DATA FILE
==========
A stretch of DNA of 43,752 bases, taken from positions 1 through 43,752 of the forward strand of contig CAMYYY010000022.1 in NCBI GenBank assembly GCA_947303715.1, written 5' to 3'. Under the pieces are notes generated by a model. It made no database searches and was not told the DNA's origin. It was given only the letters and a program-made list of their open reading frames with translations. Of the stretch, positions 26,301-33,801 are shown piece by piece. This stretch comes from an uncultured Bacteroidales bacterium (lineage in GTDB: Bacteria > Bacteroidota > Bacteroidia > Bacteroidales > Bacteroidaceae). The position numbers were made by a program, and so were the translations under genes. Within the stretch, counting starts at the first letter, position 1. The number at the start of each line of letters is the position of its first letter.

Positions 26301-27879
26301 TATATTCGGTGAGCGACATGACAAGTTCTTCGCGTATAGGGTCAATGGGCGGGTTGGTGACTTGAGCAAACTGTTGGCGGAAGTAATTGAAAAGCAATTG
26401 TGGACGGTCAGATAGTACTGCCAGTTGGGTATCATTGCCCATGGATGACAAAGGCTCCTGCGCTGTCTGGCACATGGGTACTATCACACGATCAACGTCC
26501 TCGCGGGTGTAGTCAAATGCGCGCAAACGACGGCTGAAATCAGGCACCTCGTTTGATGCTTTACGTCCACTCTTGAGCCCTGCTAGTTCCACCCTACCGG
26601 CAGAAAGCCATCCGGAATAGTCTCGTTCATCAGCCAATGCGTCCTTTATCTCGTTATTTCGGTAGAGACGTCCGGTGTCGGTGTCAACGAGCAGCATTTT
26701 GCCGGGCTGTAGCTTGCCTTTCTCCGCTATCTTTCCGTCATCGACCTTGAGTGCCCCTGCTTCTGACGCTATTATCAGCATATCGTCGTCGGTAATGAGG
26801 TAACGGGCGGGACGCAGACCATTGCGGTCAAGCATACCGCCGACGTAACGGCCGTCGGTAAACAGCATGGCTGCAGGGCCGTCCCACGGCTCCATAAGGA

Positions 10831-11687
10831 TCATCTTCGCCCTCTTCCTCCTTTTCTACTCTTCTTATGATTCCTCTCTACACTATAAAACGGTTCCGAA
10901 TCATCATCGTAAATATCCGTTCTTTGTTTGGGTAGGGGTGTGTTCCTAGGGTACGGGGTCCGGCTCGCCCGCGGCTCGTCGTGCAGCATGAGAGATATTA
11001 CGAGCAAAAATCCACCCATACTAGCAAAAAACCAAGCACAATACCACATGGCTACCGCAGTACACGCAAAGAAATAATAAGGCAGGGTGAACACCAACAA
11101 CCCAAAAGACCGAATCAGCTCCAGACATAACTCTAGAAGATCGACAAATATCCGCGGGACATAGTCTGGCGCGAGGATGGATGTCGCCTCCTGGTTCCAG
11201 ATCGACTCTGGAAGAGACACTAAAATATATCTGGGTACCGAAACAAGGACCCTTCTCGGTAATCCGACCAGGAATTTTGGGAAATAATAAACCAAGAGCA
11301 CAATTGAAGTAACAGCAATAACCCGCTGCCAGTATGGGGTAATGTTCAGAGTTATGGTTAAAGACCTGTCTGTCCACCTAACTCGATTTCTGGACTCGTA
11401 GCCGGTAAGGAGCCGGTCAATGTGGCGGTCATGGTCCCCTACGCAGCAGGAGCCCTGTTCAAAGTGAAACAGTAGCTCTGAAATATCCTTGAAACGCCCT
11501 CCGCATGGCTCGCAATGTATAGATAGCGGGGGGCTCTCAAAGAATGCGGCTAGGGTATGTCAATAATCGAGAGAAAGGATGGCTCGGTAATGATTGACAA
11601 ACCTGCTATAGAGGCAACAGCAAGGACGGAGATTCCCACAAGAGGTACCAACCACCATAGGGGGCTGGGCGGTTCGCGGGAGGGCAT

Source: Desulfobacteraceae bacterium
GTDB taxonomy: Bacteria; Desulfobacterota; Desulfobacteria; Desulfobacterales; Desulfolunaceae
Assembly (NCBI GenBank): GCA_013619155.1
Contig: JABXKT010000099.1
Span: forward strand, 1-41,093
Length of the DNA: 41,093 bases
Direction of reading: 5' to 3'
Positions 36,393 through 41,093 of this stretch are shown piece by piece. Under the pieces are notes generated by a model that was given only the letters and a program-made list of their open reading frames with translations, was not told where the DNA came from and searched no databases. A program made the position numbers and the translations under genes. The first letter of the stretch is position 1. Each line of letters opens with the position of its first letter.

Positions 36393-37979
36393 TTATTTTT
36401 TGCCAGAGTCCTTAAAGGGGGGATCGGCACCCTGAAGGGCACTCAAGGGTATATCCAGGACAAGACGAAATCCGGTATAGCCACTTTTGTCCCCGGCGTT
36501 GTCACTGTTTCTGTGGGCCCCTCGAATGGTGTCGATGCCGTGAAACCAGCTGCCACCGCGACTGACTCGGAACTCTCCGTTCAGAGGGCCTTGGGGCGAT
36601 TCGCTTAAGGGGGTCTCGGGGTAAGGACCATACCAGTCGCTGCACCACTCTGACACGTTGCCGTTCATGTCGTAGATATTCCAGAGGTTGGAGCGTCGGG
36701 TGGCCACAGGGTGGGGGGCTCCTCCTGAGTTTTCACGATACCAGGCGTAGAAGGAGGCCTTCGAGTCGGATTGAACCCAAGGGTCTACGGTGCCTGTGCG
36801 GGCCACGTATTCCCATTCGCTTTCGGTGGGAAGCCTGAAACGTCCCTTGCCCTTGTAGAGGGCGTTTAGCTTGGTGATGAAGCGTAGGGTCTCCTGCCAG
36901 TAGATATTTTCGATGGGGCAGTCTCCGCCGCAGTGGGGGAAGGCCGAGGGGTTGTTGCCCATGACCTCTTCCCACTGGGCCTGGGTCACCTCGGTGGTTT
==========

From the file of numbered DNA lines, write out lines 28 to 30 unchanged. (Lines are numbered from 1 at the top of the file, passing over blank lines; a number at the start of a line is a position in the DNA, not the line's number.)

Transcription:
36393 TTATTTTT
36401 TGCCAGAGTCCTTAAAGGGGGGATCGGCACCCTGAAGGGCACTCAAGGGTATATCCAGGACAAGACGAAATCCGGTATAGCCACTTTTGTCCCCGGCGTT
36501 GTCACTGTTTCTGTGGGCCCCTCGAATGGTGTCGATGCCGTGAAACCAGCTGCCACCGCGACTGACTCGGAACTCTCCGTTCAGAGGGCCTTGGGGCGAT